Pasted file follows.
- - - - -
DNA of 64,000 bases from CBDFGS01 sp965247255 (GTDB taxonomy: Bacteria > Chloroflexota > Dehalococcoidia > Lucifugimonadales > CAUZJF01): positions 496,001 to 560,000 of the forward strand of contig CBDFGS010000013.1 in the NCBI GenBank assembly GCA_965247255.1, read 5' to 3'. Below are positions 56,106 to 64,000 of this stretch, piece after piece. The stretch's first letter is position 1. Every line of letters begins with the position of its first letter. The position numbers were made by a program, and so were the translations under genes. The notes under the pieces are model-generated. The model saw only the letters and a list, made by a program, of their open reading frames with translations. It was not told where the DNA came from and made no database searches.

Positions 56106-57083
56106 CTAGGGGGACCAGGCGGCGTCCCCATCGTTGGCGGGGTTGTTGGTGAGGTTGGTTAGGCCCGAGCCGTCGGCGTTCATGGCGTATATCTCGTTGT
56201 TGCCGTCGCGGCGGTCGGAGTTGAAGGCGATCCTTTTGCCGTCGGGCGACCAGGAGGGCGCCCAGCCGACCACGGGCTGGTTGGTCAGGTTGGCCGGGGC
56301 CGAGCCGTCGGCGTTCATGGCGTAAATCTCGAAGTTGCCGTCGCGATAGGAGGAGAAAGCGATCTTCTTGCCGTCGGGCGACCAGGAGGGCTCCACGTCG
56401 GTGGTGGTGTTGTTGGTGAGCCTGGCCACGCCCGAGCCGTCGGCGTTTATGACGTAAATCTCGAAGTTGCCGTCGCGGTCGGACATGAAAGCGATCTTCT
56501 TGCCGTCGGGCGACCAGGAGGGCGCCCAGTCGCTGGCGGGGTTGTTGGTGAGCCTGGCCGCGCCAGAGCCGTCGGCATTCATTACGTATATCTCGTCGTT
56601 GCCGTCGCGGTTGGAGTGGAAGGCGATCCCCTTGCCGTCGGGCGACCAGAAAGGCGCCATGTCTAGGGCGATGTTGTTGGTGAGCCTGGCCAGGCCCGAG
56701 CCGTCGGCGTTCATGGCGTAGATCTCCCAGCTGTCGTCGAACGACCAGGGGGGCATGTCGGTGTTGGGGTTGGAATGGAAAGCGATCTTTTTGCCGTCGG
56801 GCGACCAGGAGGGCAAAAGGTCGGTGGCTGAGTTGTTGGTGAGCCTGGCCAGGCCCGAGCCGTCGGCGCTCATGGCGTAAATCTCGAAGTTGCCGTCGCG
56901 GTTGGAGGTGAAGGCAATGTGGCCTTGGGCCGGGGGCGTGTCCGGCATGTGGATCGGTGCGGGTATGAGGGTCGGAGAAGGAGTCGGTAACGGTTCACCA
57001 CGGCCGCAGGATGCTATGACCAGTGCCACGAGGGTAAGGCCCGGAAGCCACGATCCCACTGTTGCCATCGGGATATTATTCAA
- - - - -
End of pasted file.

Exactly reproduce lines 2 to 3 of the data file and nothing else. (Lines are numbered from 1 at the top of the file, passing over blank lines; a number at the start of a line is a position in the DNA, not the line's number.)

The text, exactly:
Positions 56106-57083
56106 CTAGGGGGACCAGGCGGCGTCCCCATCGTTGGCGGGGTTGTTGGTGAGGTTGGTTAGGCCCGAGCCGTCGGCGTTCATGGCGTATATCTCGTTGT